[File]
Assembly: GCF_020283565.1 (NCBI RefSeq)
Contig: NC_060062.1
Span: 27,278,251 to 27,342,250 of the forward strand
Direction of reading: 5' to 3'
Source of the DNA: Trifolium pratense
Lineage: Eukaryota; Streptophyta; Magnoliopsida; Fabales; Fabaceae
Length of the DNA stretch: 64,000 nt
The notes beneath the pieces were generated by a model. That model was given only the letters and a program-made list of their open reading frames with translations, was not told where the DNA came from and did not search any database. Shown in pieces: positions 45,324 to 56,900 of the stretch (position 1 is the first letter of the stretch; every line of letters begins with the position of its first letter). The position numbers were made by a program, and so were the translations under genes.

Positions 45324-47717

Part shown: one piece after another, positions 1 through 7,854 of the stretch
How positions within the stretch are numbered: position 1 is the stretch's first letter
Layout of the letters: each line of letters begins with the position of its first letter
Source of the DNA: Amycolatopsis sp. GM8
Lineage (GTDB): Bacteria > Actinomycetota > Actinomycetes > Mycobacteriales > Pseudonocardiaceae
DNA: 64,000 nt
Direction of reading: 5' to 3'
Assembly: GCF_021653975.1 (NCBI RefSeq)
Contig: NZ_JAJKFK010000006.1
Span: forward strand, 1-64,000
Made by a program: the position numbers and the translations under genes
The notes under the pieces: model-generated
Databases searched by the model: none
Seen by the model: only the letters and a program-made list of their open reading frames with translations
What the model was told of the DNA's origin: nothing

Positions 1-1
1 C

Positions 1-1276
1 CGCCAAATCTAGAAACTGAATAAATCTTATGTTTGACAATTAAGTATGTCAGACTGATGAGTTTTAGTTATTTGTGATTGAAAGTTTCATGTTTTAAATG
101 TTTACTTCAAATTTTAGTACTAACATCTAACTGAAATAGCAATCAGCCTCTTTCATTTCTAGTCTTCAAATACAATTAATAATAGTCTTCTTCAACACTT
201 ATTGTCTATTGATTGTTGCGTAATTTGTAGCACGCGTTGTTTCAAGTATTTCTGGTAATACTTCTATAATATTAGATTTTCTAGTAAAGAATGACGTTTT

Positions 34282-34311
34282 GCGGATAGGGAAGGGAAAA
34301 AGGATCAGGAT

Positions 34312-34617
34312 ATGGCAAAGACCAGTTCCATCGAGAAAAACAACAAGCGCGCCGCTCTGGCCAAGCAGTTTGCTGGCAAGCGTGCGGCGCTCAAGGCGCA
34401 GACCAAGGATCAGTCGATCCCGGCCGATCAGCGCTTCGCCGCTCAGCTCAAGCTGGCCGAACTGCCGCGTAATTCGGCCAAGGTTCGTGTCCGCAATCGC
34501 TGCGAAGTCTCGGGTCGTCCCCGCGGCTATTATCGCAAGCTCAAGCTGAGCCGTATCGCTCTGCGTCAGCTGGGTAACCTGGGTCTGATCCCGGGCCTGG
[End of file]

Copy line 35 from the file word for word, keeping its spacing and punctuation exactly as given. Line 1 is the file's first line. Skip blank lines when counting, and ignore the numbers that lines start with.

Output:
34312 ATGGCAAAGACCAGTTCCATCGAGAAAAACAACAAGCGCGCCGCTCTGGCCAAGCAGTTTGCTGGCAAGCGTGCGGCGCTCAAGGCGCA